If you have any problems related to the accessibility of any content (or if you want to request that a specific publication be accessible), please contact (email@example.com). We will work to respond to each request in as timely a manner as possible.
A Comprehensive Assessment of Barriers Encountered by Undocumented Hispanic Immigrants in Utilizing the U.S. Legal System
AuthorDarnell, Steve Riley
StatisticsView Usage Statistics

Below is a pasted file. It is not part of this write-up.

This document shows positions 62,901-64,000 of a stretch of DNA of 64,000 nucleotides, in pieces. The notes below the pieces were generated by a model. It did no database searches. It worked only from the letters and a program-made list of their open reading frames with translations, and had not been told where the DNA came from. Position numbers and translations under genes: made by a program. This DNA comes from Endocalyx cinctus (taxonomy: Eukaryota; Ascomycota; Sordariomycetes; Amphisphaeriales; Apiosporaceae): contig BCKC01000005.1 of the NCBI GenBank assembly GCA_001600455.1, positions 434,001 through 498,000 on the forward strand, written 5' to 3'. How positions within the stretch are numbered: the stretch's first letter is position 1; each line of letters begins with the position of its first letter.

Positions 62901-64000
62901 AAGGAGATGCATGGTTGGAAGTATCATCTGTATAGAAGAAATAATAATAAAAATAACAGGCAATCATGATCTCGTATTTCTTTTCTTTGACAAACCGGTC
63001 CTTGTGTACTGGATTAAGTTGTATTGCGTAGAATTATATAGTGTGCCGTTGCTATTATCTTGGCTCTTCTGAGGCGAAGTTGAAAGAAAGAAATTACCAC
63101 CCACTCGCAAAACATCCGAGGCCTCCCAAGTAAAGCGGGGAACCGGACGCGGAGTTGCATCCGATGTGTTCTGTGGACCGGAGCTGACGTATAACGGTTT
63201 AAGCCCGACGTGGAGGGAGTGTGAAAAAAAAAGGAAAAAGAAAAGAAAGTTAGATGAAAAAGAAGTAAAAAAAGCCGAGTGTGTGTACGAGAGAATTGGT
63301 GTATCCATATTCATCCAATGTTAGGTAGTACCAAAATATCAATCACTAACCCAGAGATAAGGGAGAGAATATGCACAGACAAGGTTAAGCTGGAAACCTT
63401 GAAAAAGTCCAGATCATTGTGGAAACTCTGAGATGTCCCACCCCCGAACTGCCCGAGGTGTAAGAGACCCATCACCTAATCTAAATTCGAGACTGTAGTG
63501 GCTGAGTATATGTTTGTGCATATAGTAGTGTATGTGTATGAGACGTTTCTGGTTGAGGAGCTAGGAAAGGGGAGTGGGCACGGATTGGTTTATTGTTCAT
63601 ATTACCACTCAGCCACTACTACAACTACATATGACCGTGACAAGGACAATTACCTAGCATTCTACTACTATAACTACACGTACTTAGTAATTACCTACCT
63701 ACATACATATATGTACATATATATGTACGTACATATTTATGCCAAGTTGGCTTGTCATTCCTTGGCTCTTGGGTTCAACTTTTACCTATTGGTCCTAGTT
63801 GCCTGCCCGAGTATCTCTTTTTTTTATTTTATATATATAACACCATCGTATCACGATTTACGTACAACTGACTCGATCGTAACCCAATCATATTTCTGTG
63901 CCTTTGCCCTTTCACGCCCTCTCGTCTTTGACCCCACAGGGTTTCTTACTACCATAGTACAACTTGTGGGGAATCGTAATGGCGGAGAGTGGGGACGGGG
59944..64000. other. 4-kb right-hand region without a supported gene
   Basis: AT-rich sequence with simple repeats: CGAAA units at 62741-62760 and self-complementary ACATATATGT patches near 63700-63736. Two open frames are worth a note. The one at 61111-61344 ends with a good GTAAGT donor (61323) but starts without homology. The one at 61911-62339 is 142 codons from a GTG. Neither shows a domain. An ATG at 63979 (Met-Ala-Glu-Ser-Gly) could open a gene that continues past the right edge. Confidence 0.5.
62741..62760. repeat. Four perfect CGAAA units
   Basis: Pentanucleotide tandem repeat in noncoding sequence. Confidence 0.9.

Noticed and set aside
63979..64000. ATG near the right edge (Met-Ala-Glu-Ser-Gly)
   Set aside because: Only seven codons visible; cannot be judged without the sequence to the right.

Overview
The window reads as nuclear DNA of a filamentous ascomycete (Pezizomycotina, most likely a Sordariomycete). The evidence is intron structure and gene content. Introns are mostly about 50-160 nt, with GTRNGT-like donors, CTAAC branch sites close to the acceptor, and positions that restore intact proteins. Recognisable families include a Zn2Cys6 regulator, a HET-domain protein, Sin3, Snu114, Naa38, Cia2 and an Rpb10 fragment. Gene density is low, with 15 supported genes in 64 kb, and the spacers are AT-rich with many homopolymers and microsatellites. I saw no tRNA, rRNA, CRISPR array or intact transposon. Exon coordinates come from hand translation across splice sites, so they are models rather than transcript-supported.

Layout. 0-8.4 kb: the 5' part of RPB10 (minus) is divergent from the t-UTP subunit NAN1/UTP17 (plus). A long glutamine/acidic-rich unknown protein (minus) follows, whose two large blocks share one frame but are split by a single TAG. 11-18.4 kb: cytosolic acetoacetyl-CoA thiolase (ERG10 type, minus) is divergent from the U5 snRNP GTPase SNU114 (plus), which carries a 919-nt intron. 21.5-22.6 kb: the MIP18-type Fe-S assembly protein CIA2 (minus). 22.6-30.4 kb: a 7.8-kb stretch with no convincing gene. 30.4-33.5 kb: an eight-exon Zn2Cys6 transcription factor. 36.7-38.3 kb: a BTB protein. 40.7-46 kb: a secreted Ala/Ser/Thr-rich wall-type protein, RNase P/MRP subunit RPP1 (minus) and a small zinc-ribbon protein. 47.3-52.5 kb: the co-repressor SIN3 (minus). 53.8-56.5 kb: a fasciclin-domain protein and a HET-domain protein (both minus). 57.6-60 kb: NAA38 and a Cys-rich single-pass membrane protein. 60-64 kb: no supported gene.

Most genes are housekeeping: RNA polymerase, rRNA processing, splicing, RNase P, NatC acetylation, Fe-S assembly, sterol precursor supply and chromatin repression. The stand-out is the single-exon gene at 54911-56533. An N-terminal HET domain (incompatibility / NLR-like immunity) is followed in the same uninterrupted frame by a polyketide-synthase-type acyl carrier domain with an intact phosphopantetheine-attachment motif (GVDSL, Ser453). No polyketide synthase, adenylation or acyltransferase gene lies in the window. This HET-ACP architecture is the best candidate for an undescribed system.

This dissertation summarizes 22 months of field research beginning February 2015 and ending October 2016 among Nashville’s undocumented Hispanic community. The goal of this project was to understand and identify the barriers this population encounters in utilizing the U.S. legal system using both qualitative and quantitative methods. Initial research consisted of formal, recorded individual and group interviews of 26 undocumented Hispanics and 15 key informants who work closely with Nashville’s undocumented community. In addition, hundreds of other undocumented immigrants were observed and informally interviewed during this time. Once saturation was reached in the interviews, the qualitative prong of the research ended. All recorded interviews were transcribed and coded and various themes were identified. The qualitative data revealed eight common themes barring the undocumented community’s utilization of the legal system. These were: 1) fear of deportation, 2) structural barriers, 3) cultural barriers, 4) real and perceived discrimination, 5) unawareness of legal rights, 6) unawareness of legal processes and structure, 7) lack of community empowerment, and 8) lack of specific legal self-efficacy. To confirm the qualitative findings, a 69-item survey instrument was prepared and administered to a non-randomized sample of 350 undocumented Hispanic immigrants living in the Nashville area. The survey’s quantitative data confirmed the existence of these eight barriers in varying degrees among the respondents. The survey data indicated the isolated effect of each identified barrier varied amongst individuals based on such factors as life experience, current political climate, and demographics. This research indicated that there is no lone barrier keeping the undocumented community from utilizing the U.S. legal system. Rather, it is the intersectionality of these barriers working in unison, which bars Nashville’s undocumented community from utilizing the legal system.